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Noltem - Hymn Of The Wood (8/10) - USA - 2005

Genre: Pagan Metal / Folk Metal
Label: Ancient Wind Records
Playing time: 17:43
Band homepage: Noltem

Tracklist:

  1. Rivers Held In Ice
  2. Hymn Of The Wood
  3. The Final Dawn
Noltem - Hymn Of The Wood

The Scandinavian wilderness influences a host of musicians and the solitary member of NOLTEM is apparently under that same influence as well. Oh wait, hold on. Ah, says here that M. Johnson is actually living in Connecticut right now. Oh well, just substitute the word “Connecticut” for the word “Scandinavia” in the first sentence.

 

What we have is a three-song demo entitled “Hymn Of The Wood” that reeks – in a good way – of Pagan/Folk Metal. Fortunately, for listeners, NOLTEM are very endearing and have a way of crafting mesmerizing songs. No doubt about it: this material is infectious, catchy and memorable. “Rivers Held In Ice” is a nice introduction to the demo, because it features an acoustic passage sandwiched between heavier, symphonic ones. Also, the vocals are distorted yet not as powerful and upfront as they should be. The melodious lead at the 2:50 minute mark is a nice touch, though. “Hymn Of The Wood” – the track – sounds similar to AGALLOCH upon inception. At the 1:30 minute mark of the aforementioned, we get a slew of melody and I can’t extol Johnson’s ears – and subsequent compositions – enough. It’s, in other words, a rewarding instrumental. The demo’s production isn’t the best I’ve ever heard of course, but I’m excited to see what NOLTEM will be able to do with a proper recording studio. “The Final Dawn” begins with a storm soundclip that reminds me of a tactic used by EXTOL on their debut, full-length in “Burial.” However, the riff in “The Final Dawn” is simply trance inducing, which indicates its cohesive nature. Furthermore, the song comes full circle when it ends just as it commenced.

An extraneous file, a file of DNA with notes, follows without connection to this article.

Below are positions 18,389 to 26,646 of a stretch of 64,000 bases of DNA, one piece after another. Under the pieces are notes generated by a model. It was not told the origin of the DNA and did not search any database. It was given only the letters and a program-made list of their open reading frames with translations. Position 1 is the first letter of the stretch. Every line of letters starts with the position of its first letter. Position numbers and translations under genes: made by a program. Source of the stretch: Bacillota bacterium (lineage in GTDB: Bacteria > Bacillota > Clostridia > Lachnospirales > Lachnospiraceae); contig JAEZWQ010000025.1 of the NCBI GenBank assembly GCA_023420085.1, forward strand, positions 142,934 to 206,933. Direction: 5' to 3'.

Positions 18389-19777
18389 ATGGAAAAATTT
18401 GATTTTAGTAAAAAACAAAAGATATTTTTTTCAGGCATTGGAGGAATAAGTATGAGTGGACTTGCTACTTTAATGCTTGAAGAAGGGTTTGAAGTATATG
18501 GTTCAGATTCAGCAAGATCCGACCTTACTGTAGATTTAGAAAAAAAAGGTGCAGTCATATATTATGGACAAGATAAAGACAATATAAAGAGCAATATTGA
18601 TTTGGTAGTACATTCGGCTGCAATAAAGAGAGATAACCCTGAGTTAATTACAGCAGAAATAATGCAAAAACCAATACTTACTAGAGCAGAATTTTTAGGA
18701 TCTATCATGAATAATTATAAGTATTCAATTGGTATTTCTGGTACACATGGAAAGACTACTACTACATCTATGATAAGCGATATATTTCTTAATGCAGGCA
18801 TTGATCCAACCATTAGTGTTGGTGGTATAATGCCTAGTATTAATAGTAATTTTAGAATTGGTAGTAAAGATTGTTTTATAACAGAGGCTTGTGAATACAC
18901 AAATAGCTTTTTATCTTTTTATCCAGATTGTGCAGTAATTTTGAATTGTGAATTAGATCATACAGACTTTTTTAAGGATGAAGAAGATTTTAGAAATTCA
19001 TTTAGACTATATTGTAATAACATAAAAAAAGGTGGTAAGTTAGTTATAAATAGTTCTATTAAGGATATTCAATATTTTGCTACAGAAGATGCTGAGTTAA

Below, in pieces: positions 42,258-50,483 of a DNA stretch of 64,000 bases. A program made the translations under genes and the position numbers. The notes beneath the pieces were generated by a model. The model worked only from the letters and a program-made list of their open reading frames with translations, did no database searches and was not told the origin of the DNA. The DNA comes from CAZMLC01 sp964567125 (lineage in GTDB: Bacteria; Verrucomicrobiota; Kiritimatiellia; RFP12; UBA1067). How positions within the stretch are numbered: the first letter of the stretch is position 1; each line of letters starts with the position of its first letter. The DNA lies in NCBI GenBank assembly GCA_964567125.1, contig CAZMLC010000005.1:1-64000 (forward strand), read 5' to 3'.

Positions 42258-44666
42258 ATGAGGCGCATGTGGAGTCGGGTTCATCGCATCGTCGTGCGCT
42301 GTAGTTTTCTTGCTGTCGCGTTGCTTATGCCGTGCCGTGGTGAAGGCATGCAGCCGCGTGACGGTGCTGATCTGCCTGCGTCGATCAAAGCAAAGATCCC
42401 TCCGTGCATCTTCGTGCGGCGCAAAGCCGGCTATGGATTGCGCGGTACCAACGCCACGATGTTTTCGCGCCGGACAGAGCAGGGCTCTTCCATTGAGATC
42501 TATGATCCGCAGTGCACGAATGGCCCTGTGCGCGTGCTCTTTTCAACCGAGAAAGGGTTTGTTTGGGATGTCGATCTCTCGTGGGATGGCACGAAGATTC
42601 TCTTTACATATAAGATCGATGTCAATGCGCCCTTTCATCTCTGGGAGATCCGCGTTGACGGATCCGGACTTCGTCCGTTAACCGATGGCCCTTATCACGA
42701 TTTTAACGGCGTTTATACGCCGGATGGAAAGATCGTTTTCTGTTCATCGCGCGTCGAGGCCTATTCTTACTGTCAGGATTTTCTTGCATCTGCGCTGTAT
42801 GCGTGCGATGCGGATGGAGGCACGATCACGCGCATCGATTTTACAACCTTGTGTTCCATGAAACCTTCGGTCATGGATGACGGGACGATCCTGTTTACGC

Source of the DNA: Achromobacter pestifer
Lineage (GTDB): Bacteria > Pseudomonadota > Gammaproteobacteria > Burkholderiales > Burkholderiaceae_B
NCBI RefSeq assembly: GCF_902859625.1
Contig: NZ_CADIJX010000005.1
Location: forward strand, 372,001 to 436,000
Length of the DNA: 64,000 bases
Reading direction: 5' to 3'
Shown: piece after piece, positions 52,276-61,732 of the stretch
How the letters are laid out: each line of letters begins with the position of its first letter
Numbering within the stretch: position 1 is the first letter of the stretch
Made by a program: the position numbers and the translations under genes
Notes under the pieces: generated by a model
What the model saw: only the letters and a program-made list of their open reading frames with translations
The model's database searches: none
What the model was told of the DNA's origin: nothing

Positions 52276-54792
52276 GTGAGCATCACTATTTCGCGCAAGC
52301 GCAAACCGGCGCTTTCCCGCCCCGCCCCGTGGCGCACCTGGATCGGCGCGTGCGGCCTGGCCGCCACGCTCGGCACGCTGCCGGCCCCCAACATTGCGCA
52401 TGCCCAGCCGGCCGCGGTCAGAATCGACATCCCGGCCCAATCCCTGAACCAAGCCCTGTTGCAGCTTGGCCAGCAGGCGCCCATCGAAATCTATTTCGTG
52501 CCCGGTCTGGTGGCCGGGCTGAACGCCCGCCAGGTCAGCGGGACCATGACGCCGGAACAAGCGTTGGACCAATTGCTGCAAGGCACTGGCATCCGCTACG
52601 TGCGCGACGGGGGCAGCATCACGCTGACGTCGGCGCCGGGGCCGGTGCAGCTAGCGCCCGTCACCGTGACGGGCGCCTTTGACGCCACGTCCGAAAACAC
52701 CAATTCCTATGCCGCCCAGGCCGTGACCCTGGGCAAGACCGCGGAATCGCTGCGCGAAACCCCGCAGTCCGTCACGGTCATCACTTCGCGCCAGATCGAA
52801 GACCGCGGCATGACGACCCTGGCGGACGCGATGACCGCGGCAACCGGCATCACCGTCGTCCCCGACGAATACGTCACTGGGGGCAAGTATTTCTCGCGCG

Overall, I was impressed with NOLTEM’s “Hymn Of The Wood,” and am actively anticipating subsequent efforts from the one-man project. If the vocalizations are strengthened, then the band could easily become a formidable opponent in the Pagan/Folk Metal subgenre. (Online May 28, 2005)

Jason Jordan



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